A non-intelligible entity cannot be conceived to exist. But, if the world needs to be known in order to exist, we need to postulate a non-partial perspective out of which it can be known. Since the perspectives of all human beings (as well as those of other animals, I would add) are necessarily partial and cannot be reconciled (how could one reconcile our perspective of the world with that of a bat?), this perspective needs to be God.
According to Mīmāṃsā authors, and unlike Nyāya ones, Vedic sentences do not convey the existence of something, but rather that something should be done. This means that the entire Veda is an instrument of knowledge only as regards duties and cannot be falsified through sense-perception, inference, etc. No Mīmāṃsā author, for instance, could ever blame a scientist for reaching a conclusion that clashes with data found in the Veda.
The latest issue of the Buddhist Studies Review (33.1—2, 2016) has been published online. The printed issue will follow soon.
The core of the issue is constituted by a collection of articles on the topic of “Reuse and Intertextuality in the Context of Buddhist Texts” and edited by Elisa Freschi together with Cathy Cantwell and Jowita Kramer. Please scroll down for the table of contents.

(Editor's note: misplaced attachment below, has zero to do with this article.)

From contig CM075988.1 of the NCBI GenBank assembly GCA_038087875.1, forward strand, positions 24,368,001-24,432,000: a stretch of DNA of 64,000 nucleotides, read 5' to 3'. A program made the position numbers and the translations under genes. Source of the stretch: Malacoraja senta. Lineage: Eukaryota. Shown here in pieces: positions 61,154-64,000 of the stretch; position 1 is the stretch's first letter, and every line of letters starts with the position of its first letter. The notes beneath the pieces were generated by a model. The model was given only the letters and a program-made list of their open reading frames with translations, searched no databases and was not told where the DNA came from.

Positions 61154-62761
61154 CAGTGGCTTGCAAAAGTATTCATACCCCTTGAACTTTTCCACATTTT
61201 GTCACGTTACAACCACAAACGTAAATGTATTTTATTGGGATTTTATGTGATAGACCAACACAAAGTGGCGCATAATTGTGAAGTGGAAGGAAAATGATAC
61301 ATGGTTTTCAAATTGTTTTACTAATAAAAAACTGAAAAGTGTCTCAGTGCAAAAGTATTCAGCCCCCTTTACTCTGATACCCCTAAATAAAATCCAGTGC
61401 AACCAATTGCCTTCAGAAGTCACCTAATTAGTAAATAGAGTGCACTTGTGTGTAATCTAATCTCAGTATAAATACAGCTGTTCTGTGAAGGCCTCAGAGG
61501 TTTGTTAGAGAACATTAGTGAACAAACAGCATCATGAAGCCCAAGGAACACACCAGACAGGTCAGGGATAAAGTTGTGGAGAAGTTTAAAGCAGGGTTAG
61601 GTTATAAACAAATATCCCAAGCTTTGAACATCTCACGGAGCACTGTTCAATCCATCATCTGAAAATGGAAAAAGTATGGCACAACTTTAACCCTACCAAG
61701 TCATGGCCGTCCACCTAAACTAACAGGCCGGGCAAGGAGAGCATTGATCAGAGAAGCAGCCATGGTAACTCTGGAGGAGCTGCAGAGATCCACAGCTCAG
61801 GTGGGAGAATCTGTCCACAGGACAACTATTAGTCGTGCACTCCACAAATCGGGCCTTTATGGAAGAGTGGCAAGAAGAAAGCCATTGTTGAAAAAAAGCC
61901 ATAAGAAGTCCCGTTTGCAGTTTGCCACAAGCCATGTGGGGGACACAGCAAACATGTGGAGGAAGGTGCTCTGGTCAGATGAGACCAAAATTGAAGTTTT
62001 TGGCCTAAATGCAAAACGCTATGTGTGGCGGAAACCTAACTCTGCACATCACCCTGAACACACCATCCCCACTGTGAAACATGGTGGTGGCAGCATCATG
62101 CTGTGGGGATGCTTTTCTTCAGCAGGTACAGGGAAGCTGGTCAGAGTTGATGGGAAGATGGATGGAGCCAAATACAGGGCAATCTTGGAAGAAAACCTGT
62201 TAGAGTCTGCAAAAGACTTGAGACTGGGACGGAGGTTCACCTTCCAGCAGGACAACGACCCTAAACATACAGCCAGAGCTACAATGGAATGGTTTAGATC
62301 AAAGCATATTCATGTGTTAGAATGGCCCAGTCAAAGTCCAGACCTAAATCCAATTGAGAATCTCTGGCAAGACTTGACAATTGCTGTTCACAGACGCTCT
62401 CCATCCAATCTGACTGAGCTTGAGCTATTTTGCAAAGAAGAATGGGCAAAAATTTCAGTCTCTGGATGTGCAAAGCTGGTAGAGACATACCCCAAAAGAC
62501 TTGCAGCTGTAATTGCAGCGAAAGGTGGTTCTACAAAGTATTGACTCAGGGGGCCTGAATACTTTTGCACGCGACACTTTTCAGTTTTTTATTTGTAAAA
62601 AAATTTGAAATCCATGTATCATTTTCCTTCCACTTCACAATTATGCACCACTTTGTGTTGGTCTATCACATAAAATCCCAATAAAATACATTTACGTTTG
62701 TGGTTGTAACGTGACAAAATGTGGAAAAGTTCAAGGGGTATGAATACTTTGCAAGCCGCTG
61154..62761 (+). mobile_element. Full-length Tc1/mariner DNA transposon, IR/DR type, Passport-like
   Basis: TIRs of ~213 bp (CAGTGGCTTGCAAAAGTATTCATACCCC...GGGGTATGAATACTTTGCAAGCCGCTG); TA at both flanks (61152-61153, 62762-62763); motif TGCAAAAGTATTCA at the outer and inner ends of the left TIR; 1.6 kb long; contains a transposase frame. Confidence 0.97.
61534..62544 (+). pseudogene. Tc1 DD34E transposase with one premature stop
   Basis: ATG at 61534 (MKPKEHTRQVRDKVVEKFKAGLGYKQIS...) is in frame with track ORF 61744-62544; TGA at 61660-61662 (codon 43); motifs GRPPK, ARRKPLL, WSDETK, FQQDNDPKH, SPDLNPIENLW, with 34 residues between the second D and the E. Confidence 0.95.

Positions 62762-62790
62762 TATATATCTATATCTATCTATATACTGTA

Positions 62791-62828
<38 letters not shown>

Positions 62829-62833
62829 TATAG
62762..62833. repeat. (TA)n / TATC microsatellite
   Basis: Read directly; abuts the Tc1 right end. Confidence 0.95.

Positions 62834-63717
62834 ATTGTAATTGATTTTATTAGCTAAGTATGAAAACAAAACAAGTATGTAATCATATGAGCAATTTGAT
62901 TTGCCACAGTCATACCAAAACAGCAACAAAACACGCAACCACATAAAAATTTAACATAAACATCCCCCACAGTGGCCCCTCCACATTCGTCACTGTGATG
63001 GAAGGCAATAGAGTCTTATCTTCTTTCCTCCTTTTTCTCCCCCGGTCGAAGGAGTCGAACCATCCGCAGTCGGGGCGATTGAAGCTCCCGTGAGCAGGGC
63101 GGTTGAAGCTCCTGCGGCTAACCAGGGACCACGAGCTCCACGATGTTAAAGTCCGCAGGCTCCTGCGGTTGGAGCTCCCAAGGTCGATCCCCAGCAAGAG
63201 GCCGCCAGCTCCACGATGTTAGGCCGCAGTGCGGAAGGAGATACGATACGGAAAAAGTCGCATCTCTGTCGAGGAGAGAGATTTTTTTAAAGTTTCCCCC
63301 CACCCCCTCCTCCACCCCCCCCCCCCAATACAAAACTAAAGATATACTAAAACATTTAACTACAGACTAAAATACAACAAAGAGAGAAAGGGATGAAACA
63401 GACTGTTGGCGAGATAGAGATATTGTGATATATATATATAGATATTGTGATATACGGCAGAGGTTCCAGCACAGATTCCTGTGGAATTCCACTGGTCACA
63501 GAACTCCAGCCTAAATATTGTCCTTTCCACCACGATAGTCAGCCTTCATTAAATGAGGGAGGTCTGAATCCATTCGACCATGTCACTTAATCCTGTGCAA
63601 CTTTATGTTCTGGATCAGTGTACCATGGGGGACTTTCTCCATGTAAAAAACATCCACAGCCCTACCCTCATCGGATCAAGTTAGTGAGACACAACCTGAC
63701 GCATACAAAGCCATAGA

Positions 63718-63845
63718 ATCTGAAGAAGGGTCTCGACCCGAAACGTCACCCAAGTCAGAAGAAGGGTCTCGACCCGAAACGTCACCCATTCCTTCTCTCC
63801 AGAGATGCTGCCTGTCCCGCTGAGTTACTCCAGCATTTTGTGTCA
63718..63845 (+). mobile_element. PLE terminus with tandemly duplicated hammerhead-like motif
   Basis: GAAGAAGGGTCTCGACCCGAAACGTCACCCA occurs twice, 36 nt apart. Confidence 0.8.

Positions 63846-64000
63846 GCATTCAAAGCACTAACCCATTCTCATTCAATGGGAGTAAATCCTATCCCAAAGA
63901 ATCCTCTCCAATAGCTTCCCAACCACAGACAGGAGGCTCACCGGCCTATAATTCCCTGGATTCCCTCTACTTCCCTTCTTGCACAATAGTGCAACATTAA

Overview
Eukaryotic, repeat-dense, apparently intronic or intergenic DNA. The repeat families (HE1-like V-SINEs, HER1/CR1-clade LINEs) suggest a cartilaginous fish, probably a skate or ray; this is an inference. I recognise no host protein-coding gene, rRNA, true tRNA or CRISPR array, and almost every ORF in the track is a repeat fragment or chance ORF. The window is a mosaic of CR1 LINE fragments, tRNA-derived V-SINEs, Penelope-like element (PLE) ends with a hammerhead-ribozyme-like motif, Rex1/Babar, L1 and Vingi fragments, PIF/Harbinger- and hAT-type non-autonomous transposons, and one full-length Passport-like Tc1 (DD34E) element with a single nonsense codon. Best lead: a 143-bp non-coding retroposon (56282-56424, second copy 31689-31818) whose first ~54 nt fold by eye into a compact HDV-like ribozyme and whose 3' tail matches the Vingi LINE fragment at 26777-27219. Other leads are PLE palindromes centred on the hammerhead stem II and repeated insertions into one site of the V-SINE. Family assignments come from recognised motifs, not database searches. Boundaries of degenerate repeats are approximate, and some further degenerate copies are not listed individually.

I would be happy to receive any feedback on the project of dealing with reuse and intertextuality within the specific subfield of Buddhist texts. The Introduction is available OA on Academia.edu.
P.S. the TOC below replaces the wrong one which was erroneously sent out on Monday the 23rd.
Do plants live? And, do philosophers know about that?
The idea is that the (Buddhist) religion is primarily experiential and that philosophy is a later reification which misses the main point at stake and moves the emphasis away from what really counts. Moreover, in the case of Buddhism (but I am inclined to think that no other theology would survive Jayarava’s analysis) the result is full of inner contradictions and does not stand a critical inquire.
Thus, why engaging in philosophical thought, if you care for a given religion? Why entering a field in which you will loose anyway, since sooner or later a new development in, say, physics or neurosciences will show that you are at least partly wrong?
A possible answer would be to claim that natural sciences and theology do not speak about the same things (a claim Jayarava appears to refute). Moreover, one might claim that human beings naturally try to understand (as in Aristotle). But are there positive reasons for engaging in philosophy if one comes from a religious standpoint? Let us consider Giordano Bruno’s paradoxical words on this topic (as you will all know, Giordano Bruno was a Catholic priest and philosopher who was burnt on 17.2.1600 because of his heretic ideas —this sonet praises the ignorance of those who do not question anything, as if this were a moral virtue):
IN LODE DELL’ASINO:
Oh sant’asinità, sant’ignoranza,
Santa stoltizia, e pia divozione,
Qual sola puoi far l’anime si buone,
Ch’uman ingegno e studio non l’avanza!
Non gionge faticosa vigilanza
D’arte, qualunque sia, o invenzione,
Né di sofossi contemplazione
Al ciel, dove t’edifichi la stanza.
Che vi val, curiosi, lo studiare,
Voler saper quel che fa la natura,
Se gli astri son pur terra, fuoco e mare?
La santa asinità di ciò non cura,